The Handyman's Guide to Concreting at Home
 
 

If you want a smoother finish than the screeded surface, use a wood float.
“Floating” agitates the surface, compacts the material, and brings enough mortar to the surface to fill the voids. Use the flat with some light pressure and tilted slightly upwards into the direction you are pushing it. After floating, round off the edges with an edging tool.

A rough texture can also be obtained with the wood float by swirling the concrete, or by drawing a broom or a brush over the surface.

A steel trowel finish may be used on such surfaces as garage floors, but will become slippery when wet. Such a finish is not recommended for external driveways, patios, etc.

If a very smooth finish is required, use a steel trowel after the concrete has become quite stiff, taking care to avoid bringing excess water and fine material to the surface. Start trowelling as soon as the “shiny water sheen” disappears, but while the concrete still looks damp. Do final edging at this time. You can do final hard trowelling when the concrete is nearly hard.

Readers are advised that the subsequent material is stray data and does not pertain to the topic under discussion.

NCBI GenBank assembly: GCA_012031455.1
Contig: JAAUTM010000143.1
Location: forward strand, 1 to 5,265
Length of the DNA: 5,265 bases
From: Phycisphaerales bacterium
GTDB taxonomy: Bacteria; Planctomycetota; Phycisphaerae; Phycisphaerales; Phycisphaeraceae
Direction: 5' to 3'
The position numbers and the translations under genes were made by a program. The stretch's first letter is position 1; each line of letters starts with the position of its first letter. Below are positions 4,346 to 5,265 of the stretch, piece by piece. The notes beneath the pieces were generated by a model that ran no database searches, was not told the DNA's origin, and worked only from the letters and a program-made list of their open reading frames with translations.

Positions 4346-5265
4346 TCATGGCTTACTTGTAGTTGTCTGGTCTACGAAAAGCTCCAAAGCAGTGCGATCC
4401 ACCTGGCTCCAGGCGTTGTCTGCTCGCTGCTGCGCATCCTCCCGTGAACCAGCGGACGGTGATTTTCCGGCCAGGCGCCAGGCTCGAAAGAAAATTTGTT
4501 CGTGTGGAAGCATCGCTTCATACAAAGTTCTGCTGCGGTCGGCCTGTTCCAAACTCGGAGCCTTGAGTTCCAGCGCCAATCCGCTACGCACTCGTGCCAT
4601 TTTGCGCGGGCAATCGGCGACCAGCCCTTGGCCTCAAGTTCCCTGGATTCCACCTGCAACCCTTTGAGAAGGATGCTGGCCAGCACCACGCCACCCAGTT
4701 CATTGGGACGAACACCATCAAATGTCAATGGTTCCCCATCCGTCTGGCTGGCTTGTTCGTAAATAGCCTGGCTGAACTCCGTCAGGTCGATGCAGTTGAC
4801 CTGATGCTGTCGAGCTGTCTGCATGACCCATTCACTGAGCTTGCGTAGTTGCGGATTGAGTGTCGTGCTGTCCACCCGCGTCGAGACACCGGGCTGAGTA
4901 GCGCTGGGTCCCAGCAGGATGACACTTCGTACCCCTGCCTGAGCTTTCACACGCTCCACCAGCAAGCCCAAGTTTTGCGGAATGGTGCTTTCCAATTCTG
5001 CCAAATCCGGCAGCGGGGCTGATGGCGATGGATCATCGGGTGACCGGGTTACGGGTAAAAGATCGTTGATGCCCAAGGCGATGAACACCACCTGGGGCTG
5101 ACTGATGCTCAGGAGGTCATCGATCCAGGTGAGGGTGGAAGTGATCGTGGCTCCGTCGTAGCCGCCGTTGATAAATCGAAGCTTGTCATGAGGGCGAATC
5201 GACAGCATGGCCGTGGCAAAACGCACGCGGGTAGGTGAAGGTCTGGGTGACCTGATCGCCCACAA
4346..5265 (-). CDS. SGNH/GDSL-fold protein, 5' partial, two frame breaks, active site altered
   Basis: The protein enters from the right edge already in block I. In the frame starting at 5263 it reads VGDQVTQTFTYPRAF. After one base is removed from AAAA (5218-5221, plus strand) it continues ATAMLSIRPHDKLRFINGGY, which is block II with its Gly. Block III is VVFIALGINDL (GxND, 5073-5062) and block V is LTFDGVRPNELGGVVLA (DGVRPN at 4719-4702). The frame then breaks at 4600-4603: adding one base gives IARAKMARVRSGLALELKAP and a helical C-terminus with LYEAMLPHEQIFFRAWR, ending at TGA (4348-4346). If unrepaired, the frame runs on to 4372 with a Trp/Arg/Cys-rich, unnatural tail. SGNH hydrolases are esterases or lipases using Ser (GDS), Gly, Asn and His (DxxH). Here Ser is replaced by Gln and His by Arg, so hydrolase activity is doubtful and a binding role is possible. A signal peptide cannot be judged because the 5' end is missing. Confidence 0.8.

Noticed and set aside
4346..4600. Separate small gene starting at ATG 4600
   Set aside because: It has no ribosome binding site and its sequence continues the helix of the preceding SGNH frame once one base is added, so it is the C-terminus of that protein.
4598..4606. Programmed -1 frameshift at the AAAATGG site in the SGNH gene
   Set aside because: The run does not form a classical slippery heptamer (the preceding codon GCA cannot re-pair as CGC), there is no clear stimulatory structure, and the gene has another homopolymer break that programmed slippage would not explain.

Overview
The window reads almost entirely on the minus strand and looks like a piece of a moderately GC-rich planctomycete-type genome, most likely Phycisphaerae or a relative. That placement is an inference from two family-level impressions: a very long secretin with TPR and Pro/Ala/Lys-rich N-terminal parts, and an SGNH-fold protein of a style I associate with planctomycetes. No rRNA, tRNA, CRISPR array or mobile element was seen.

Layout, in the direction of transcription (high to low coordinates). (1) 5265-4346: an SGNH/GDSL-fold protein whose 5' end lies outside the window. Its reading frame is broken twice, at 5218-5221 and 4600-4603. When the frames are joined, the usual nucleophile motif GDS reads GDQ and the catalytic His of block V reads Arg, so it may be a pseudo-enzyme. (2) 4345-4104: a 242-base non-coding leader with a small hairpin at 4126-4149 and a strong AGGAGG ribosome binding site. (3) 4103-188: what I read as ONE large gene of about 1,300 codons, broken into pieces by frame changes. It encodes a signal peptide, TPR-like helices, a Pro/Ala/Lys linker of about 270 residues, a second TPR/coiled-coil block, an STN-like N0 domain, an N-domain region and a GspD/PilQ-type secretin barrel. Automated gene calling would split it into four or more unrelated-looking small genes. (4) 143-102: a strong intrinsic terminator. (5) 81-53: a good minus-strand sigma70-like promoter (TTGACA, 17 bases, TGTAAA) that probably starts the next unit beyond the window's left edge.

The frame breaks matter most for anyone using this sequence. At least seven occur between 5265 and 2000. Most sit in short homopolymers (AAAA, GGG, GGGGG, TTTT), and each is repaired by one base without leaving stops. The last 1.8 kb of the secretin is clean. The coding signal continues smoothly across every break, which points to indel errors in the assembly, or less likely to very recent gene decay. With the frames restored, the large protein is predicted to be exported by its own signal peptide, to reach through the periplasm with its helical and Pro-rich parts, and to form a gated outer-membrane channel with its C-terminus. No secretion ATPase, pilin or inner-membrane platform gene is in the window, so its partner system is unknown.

The time span between the screeding and finishing process varies between summer and winter. On a hot day, the time could be as little as an hour (in extreme cases, less), but on a cold day as much as several hours. Be patient - the water sheen is your guide. It is good practice - especially in winter - to start your concreting early in the morning.

Under no circumstances should you attempt to trowel the concrete while water is lying on the surface. This will make the surface weak, with dusting or powdering likely to occur.

Where sections greater than three metres long are being placed (such as a driveway or long path), evenly divided grooves should be made across the concrete surface with the grooving tool. The distance between grooves should be no greater than three metres. The grooves aid in the prevention of concrete cracking. Use the flat side of the screed board as a support and guide when making the grooves.